Sarah Pinborough is a bad influence on me. There was the time we stole a baby koala from a petting zoo. The time we were engaged for twenty-four hours. The time were arrested in Florida for doing something not easily described with words. (At least one of these examples is 100% true).

Now, Sarah has convinced me to go offline for the entire month of October — although, truth be told, it didn’t take much convincing. You’ve no doubt noticed, this website is now just news items — book releases and such, as they happen. Any in-depth Blogging, essays, rants, etc. have been taking place in my weekly email newsletter. That is by design. If you’ve been reading the newsletter, then you know that I have plans for next year, after this Farewell (But Not Really) Tour ends. I intend to reduce my availability and access, limiting myself to the weekly newsletter, my weekly podcast, and an occasional convention appearance or bookstore signing. This is also by design. I intend to let social media such as Twitter and Facebook act as mirrors and signal boosters for this website, the newsletter, and the podcast. A lengthy explanation as to why can be found in a past issue of the newsletter. Here is a snippet:

‘Yesterday, I interviewed filmmaker/author Kevin Strange and author/editor John Bruni for my podcast. Kevin said something I found very true — social networking was about making friends and connections. Social media is about Facebook and Twitter selling advertisements.

In between those advertisements, there’s a lot of ugliness — and that ugliness seems to be spreading like cancer.

Online conversation is being replaced by online proselytizing — sort of dovetailing into what I wrote here last week. And you know what the best part of what I wrote last week was? How a certain segment of the Internet immediately proved my point by reacting with intolerance, venom, hate, and threats simply because they disagreed with an opinion I’d politely expressed.

Now, if you’re reading the above and saying, “You sound like a grumpy old man, Brian,” well, guess what cupcake? I am a grumpy old man. All I know is that I was there when the Internet began. You’ve grown up with it in your life and don’t remember a time when you didn’t have it. But I’ve been here since the start, and I’ve seen it change and grow and transform into what it is now. Yes, there have always been trolls. Yes, there have always been assholes. But the tenor of things these days is something far, far different, and it’s not a conversation I wish to participate in. I’m 49. Next year, I’ll be 50. I’d much rather talk to my children and my girlfriend and write books and be left the fuck alone and say “Hello” twice a week from my podcast and this newsletter.’

Which brings me back to Sarah Pinborough and #OfflineOctober. The way Sarah explained it to me is this — for the entire month of October, a bunch of writers go offline, temporarily suspending their Facebook and Twitter accounts, and limiting their email usage and other online activities to one hour per day. In theory, this will give us more time to write. More time to write is something I desperately need right now, so I decided to join the cause, along with Sarah, James Barclay, J Scott Marryat, and several others. But I also intend to use this as a test run for 2017, when I reduce my online interaction permanently.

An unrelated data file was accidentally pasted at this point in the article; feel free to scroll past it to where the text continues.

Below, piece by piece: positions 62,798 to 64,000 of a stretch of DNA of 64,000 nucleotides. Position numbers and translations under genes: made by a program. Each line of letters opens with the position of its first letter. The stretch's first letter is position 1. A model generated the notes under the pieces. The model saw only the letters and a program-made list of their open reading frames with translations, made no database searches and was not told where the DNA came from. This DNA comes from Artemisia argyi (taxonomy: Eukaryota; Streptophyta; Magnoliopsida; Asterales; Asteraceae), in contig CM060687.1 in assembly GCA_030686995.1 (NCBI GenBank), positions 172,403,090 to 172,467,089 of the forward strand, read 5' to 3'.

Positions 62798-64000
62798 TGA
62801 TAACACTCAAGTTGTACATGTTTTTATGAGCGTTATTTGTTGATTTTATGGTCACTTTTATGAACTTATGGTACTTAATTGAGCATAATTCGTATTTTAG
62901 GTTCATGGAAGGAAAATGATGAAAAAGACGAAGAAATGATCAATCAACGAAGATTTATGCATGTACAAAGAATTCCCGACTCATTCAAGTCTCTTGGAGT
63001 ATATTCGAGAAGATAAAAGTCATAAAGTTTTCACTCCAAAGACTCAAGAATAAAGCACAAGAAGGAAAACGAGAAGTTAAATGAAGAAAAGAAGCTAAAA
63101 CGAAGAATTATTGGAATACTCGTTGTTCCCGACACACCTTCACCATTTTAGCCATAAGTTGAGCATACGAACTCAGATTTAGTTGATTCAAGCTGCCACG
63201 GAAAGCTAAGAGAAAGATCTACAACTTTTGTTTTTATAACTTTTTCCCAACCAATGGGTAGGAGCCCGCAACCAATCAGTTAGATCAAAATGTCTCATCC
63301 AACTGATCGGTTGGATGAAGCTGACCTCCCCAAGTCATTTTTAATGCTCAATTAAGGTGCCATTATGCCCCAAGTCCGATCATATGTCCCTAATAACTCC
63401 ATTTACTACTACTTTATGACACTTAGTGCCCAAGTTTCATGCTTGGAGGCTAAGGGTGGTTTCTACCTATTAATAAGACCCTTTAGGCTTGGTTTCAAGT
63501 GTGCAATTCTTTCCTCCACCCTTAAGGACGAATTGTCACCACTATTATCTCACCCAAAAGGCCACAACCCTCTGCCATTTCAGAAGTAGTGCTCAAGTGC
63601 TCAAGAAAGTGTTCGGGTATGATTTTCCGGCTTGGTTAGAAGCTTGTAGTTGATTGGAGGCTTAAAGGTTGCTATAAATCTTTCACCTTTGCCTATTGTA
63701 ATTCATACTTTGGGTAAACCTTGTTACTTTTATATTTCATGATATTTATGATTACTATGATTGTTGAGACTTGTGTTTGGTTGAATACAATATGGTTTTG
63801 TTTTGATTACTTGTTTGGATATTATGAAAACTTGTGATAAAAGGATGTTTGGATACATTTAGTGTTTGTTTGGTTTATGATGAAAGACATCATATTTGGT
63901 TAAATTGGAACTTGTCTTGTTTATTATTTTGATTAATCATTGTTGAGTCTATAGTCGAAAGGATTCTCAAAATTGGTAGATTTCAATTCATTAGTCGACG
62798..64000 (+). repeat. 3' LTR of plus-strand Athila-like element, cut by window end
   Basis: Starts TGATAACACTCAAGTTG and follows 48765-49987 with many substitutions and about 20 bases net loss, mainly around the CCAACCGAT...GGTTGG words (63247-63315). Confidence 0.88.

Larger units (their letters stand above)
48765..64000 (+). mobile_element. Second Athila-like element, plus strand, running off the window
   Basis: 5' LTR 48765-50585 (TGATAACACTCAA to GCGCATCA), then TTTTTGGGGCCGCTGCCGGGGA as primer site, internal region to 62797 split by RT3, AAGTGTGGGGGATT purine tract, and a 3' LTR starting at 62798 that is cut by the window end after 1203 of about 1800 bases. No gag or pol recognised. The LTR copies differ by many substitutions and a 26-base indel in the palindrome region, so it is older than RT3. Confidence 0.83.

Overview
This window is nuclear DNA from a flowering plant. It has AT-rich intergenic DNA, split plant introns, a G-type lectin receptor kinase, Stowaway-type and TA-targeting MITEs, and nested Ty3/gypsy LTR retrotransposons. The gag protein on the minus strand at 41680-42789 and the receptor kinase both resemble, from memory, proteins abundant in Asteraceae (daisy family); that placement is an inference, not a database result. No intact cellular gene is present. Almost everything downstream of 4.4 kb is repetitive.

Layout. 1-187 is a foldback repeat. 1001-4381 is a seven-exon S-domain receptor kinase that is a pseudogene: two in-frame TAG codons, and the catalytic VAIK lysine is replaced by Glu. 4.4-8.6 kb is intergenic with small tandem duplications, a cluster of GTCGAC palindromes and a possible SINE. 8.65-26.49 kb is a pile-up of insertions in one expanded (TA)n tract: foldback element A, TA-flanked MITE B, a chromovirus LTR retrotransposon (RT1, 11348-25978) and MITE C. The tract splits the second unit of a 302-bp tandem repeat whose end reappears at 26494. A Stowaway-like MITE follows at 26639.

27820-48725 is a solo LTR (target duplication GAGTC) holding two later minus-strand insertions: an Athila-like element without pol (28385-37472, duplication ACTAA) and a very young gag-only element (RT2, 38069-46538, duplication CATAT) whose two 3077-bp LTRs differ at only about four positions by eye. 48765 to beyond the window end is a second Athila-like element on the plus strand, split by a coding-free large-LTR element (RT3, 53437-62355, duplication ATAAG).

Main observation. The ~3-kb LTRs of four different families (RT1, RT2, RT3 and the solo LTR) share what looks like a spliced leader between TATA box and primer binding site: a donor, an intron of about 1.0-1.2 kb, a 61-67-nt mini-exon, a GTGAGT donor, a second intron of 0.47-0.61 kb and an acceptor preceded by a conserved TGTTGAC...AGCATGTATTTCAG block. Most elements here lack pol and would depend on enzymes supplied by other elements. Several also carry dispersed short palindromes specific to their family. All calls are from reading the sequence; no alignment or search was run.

Here’s how Offline October will work for me — Twitter, Facebook, Instagram, etc. will be set to autopost, meaning if something gets posted on this website, it will automatically appear on my social media, as well. If I post a picture from October’s various signings and appearances, they will show up on social media, too. But as far as interaction — as far as commenting on things and responding to requests and such — I will be missing in action. I’ve disappeared from social media before, usually a week here or there when I was under a deadline, but this will be the longest stretch and I’m curious about the impact. As I said, this is a test run. I’ll be checking algorithms and watching click-through rates and such, because I’m curious about these things. And while my fellow authors will be limiting their email and such to one hour per day, I’ll actually be using this offline time to get caught up on replying to email. (As of this morning, there are currently 1,329 unread emails in my inbox. Newsletter subscribers know this number fluctuates every week). And I’ll be using it to get caught up on missed deadlines.

What I’ll be most curious about is to see how many people miss this announcement, miss the fact that a link to it is pinned at the top of both Twitter and Facebook, and will wonder if I’ve died.

Not yet, kids. Not yet…


  1. Thank you for the announcement. It sounds like a sane and wonderful plan. Enjoy living your life, and we, your readers, will continue to enjoy hearing from you when you want to say something. On your time, and when you’re ready.

  2. Too me, it a double – edge sword. No daily rant’s from Keene I’ll miss. But more books. That always puts a smile on my face!

  3. I went offline for a couple months pre-summer and automated everything. It was glorious and utterly liberating. I have plans to do it again this winter so I can work in peace. You’ll enjoy the time away, Brian, guaranteed.

  4. I love this idea. I really need to quit facebook for my sanity. But then I think of the friends I would lose touch with, and the loss of access to the artists who inspire me. I wish was there a way to do it halfway, but I don’t think that is possible.

Comments are closed.